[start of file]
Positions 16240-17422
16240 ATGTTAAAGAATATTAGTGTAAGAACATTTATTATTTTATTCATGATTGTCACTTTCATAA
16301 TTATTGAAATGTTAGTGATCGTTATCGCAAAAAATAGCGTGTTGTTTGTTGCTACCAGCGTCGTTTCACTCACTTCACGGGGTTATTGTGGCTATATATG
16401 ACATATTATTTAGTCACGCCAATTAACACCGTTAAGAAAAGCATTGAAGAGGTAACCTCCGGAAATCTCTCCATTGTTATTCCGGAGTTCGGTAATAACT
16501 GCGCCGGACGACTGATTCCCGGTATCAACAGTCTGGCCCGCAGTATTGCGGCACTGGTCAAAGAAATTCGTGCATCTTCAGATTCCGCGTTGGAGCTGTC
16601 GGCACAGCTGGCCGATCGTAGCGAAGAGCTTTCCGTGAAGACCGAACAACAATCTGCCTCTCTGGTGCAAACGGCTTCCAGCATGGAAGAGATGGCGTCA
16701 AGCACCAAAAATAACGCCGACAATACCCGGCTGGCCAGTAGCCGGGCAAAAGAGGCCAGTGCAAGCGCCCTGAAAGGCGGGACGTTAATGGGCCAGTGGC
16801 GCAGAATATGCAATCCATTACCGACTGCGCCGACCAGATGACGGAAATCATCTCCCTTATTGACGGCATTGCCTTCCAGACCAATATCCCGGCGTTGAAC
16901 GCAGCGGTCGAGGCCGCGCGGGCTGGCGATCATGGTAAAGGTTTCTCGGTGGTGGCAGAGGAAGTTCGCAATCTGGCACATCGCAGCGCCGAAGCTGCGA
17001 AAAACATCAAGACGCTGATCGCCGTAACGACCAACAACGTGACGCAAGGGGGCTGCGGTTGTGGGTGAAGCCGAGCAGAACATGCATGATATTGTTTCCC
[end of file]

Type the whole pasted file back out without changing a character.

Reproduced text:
Positions 16240-17422
16240 ATGTTAAAGAATATTAGTGTAAGAACATTTATTATTTTATTCATGATTGTCACTTTCATAA
16301 TTATTGAAATGTTAGTGATCGTTATCGCAAAAAATAGCGTGTTGTTTGTTGCTACCAGCGTCGTTTCACTCACTTCACGGGGTTATTGTGGCTATATATG
16401 ACATATTATTTAGTCACGCCAATTAACACCGTTAAGAAAAGCATTGAAGAGGTAACCTCCGGAAATCTCTCCATTGTTATTCCGGAGTTCGGTAATAACT
16501 GCGCCGGACGACTGATTCCCGGTATCAACAGTCTGGCCCGCAGTATTGCGGCACTGGTCAAAGAAATTCGTGCATCTTCAGATTCCGCGTTGGAGCTGTC
16601 GGCACAGCTGGCCGATCGTAGCGAAGAGCTTTCCGTGAAGACCGAACAACAATCTGCCTCTCTGGTGCAAACGGCTTCCAGCATGGAAGAGATGGCGTCA
16701 AGCACCAAAAATAACGCCGACAATACCCGGCTGGCCAGTAGCCGGGCAAAAGAGGCCAGTGCAAGCGCCCTGAAAGGCGGGACGTTAATGGGCCAGTGGC
16801 GCAGAATATGCAATCCATTACCGACTGCGCCGACCAGATGACGGAAATCATCTCCCTTATTGACGGCATTGCCTTCCAGACCAATATCCCGGCGTTGAAC
16901 GCAGCGGTCGAGGCCGCGCGGGCTGGCGATCATGGTAAAGGTTTCTCGGTGGTGGCAGAGGAAGTTCGCAATCTGGCACATCGCAGCGCCGAAGCTGCGA
17001 AAAACATCAAGACGCTGATCGCCGTAACGACCAACAACGTGACGCAAGGGGGCTGCGGTTGTGGGTGAAGCCGAGCAGAACATGCATGATATTGTTTCCC